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  • Writer's pictureSafer Highways

Thermal Road Repairs welcomes Dave Wright

“The best advice I was ever given is that you should embrace change; don’t try to fight it.”

These are the words of Dave Wright, former Kier Highways managing director, an expert in the transport sector and now an executive adviser to Thermal Road Repairs.

Dave’s professional journey has embodied that mantra of “embrace change”. Trained as a traditional, confrontational-style QS, he became interested in working differently back in the early 1990s while working on a Toyota project alongside Japanese contractor Shimizu. When he took the helm at the organisation that was to become Kier Highways, his team turned road maintenance contracting on its head with their proactive, professional and empathetic approach.

Fast-forward to 2017 and Dave was awarded the Collaborative Leader Award by the Institution for Collaborative Working, an achievement he followed up by establishing the Collaborative Learning Circle which brought like-minded highways sector suppliers together to share information and views, improve safety and create social value. He also received the Chartered Institution of Highways and Transportation’s Inspirational Leadership Award in 2018 and was awarded the Highways magazine’s first Lifetime Achievement Award in 2019, as he stepped down from Kier.

Now he sees change coming again – from another direction. “There’s a recognition among highways clients and organisations such as LCRIG (Local Council Roads Innovation Group) that they need to get a better understanding of what the tier 2 and tier 3 suppliers are doing,” comments Dave. “They are changing the way they deal with tier 1s in order to make access to the lower tiers easier.”

Change is needed by national and local highways authorities to help them tackle the challenge of reducing carbon emissions, says Dave: “We are going to have to do things differently. That means looking at standards, changing the way we procure, design and construct things.”

“All new and existing maintenance contracts will have to have carbon reduction plans built into them,” he continues. “Technologies like Thermal Road Repairs’ will fit into that.”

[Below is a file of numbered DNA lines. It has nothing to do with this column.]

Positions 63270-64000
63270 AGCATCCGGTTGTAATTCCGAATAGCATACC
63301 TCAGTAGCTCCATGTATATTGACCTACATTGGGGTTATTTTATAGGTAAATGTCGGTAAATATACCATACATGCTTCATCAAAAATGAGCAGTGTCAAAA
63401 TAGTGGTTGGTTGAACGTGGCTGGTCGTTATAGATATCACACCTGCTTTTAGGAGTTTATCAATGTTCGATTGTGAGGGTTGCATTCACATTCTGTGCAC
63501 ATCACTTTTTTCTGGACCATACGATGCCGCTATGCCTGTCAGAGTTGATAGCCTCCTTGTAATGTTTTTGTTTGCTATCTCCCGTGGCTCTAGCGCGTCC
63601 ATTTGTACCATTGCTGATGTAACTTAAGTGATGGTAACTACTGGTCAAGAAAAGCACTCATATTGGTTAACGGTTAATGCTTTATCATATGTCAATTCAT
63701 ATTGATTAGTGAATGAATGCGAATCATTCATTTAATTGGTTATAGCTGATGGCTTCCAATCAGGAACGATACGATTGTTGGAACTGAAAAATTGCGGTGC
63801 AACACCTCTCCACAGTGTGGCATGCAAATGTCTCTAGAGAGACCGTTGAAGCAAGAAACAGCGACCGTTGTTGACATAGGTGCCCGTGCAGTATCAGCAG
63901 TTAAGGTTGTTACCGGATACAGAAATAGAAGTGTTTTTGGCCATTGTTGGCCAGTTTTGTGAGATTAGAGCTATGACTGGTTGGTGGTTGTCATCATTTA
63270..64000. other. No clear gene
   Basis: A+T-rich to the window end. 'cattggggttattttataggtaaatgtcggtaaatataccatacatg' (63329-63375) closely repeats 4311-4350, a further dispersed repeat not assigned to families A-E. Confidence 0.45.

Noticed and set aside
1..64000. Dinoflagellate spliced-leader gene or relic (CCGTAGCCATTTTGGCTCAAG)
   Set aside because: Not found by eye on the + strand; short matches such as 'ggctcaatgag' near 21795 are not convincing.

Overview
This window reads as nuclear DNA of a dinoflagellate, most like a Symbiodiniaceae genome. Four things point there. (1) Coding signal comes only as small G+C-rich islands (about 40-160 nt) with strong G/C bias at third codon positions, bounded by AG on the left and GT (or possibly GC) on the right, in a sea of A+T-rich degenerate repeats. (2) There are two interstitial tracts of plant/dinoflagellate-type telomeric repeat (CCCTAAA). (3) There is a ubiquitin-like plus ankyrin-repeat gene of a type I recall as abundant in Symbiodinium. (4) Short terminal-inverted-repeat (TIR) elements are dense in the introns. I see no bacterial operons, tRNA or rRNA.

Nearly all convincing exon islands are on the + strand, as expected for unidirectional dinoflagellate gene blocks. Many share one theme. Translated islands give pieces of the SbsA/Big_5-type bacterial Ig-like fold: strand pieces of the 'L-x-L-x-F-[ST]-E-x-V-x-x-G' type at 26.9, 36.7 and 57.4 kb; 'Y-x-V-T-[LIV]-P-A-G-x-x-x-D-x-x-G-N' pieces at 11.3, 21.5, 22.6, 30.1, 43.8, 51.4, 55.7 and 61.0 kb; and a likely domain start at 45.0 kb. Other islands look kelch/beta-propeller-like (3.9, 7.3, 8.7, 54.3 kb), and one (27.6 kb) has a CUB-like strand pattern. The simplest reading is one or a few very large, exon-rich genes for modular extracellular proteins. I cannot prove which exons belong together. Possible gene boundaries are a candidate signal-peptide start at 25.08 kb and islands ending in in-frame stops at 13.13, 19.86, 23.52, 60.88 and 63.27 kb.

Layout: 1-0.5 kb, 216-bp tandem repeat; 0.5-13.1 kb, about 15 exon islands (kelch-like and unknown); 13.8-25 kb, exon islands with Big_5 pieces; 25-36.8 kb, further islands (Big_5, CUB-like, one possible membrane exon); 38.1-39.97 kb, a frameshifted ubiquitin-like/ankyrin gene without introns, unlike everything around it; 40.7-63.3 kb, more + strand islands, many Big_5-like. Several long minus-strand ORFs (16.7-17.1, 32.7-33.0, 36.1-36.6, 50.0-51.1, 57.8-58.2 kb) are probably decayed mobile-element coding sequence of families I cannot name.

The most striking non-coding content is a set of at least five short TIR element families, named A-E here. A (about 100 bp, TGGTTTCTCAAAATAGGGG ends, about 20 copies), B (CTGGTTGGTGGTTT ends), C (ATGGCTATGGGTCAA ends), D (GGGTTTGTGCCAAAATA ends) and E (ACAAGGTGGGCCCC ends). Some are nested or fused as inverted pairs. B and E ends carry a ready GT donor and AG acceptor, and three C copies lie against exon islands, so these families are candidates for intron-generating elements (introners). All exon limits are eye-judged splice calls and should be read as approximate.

Alongside carbon, Dave identifies the highway maintenance industry’s ageing demographic as an issue that needs a different mindset. He believes that there is a huge untapped resource among the 25% of 16-to-24-year-olds who have been forgotten, the so-called NEETS (Not in Education, Employment or Training).

From its inception, the Collaborative Learning Circle worked with the OnSide Youth Zones through events and challenges to provide pathways and careers for underprivileged young people. “If you give young people a chance, the majority of them will rise to the challenge,” he says. “Everybody deserves a chance – the postcode where you are born should not be a barrier to opportunity.

Experience has shown that bringing people with a diversity of backgrounds and education into teams creates new dynamics – vital in a sector that is actively seeking to do things differently. It’s a win-win-win situation, says Dave, for the individual, the company, and society.

So, change is coming to the sector from multiple directions: new approaches from clients, new products and technologies, new workforces and new ways to manage people and benefit from their differences. There could not be a better time for Thermal Road Repairs to welcome Dave and his mindset to the table.

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